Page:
The explosive device found in a mailbox at the home of George Soros, the billionaire philanthropist, on Monday afternoon was relatively small, a senior law enforcement official said on Tuesday.
The device was “proactively denotated” by bomb squad technicians from the Westchester County Police Department.
The bomber’s motive remained unclear. Mr. Soros is a favorite target of right-wing groups. He was not home at the time.
The investigation has been taken over by the New York offices of the F.B.I. and the federal Bureau of Alcohol Tobacco and Firearms, said the senior law enforcement official, who spoke on the condition of anonymity because the investigation is open.
Federal and state law enforcement officials responded to the scene in Katonah, N.Y., a hamlet in the upscale town of Bedford in northern Westchester County, after the Bedford Police Department received a call about a suspicious package at about 3:45 p.m.
“An employee of the residence opened the package, revealing what appeared to be an explosive device,” the police said in a statement. “The employee placed the package in a wooded area and called the Bedford police.”
Mr. Soros, who was born in Hungary, made his fortune running a hedge fund and is now a full-time philanthropist and political activist. He donates frequently to Democratic candidates and progressive causes and has given at least $18 billion to his Open Society Foundations to promote democracy and human rights around the world.
His activism has made him a villain to conservative groups and the target of anti-Semitic smears. Roseanne Barr called him a Nazi in an infamous tweetstorm, and just this month, Representative Matt Gaetz, Republican of Florida, falsely speculated that Mr. Soros had funded a caravan of migrants moving north toward Mexico. There is no evidence that Mr. Soros paid thousands of migrants to storm the border. Nor is there evidence that Democrats support the effort, as President Trump has said.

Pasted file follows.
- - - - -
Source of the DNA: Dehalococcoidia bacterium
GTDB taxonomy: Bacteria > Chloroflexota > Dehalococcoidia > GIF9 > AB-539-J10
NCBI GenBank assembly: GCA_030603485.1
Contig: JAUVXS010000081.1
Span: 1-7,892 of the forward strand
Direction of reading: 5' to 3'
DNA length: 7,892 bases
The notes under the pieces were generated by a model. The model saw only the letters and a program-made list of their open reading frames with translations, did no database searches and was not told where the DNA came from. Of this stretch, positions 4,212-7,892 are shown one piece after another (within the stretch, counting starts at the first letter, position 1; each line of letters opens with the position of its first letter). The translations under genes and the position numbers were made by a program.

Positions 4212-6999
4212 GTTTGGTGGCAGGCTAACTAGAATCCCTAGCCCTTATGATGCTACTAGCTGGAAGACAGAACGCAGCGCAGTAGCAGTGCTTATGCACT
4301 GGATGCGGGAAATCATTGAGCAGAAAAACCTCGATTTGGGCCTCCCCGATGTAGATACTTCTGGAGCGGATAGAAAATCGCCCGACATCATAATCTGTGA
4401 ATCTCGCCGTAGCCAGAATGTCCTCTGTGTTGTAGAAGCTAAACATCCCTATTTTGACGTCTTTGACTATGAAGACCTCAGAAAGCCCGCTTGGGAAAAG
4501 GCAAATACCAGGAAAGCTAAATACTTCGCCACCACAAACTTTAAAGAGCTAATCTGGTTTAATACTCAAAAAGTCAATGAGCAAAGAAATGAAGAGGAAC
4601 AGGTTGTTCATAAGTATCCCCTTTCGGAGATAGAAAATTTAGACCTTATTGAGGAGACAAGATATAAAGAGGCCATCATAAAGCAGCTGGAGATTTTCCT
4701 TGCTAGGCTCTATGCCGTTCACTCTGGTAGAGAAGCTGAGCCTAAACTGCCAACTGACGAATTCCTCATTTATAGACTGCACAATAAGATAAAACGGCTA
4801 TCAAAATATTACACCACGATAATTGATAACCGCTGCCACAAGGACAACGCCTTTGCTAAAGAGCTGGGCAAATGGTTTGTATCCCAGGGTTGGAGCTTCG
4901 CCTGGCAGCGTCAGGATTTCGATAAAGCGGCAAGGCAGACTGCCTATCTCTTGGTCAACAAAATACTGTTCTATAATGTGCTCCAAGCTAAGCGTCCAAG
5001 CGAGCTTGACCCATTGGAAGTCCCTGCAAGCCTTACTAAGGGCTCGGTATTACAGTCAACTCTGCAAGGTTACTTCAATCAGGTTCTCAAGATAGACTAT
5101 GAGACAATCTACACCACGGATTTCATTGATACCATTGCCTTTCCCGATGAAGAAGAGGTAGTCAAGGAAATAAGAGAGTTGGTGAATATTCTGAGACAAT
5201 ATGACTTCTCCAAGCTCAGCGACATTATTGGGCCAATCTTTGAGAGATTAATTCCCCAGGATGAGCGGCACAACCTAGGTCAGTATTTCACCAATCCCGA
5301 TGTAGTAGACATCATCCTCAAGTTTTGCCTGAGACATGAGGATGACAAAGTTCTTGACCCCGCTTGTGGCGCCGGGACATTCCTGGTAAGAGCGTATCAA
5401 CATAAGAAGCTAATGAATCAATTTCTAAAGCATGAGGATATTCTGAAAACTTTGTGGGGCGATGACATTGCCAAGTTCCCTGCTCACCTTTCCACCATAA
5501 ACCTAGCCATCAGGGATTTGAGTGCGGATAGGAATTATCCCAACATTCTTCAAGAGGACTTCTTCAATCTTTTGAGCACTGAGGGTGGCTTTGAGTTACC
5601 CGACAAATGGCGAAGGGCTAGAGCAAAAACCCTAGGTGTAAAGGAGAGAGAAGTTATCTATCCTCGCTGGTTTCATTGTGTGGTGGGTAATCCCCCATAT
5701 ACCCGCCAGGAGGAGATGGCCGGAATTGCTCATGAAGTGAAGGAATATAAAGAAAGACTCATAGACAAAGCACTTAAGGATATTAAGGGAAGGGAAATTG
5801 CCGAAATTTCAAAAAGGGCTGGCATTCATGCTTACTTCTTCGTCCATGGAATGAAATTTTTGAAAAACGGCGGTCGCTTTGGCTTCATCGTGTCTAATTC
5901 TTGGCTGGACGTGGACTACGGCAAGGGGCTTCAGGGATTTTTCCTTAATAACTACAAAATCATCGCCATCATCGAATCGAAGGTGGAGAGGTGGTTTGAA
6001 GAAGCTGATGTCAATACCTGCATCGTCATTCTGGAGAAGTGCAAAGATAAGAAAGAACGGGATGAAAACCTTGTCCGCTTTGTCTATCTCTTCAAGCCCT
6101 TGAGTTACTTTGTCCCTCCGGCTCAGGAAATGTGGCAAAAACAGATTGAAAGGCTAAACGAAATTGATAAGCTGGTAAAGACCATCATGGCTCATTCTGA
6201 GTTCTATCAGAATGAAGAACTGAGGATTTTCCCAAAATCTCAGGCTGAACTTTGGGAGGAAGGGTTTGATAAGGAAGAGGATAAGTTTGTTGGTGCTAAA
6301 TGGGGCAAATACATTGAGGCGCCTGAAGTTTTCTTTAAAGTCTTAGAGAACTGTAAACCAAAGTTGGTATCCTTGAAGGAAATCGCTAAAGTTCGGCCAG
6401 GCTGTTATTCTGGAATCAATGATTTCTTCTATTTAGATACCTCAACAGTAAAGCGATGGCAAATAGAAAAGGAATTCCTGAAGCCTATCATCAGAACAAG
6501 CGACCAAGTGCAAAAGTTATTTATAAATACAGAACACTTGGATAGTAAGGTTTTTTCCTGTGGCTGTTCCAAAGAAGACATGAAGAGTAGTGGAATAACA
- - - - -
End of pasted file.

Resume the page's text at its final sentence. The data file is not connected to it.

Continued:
Mr. Soros became a major political donor in the United States during George W. Bush’s presidency. He spent millions backing John Kerry’s unsuccessful bid to deny Mr. Bush a second term, was an early backer of Barack Obama’s 2008 presidential campaign and contributed more than $25 million to Hillary Clinton and other Democratic candidates and causes during the 2016 election cycle.
Though Mr. Soros’s name has become a trigger for a subset of Republicans and conservatives, he has said that his main goal as a political activist was to see a return to bipartisanship.
He has said it was the extremism of the Republican Party that had prompted him to become a major Democratic donor, but also said he is opposed to the extreme left.
“I don’t particularly want to be a Democrat,” he said.
Bedford is about 50 miles north of Manhattan and has been home to many well-to-do city transplants, including Martha Stewart, Glenn Close and Ralph Lauren. Katonah, where Mr. Soros has a home, is known for its cultural offerings, including the Caramoor Center for Music and the Arts and the Katonah Museum of Art.
The town is known for its insularity and lack of gossip, which allows for well-known residents to fly under the radar. “They look to Bedford as to being protective of their privacy,” John Stockbridge, Bedford’s historian, said in a phone interview.
Mr. Stockbridge said that the town has largely avoided drama or violent scares. “I’ve been here for 35 years and I don’t remember any incident like what you’re talking about,” he said.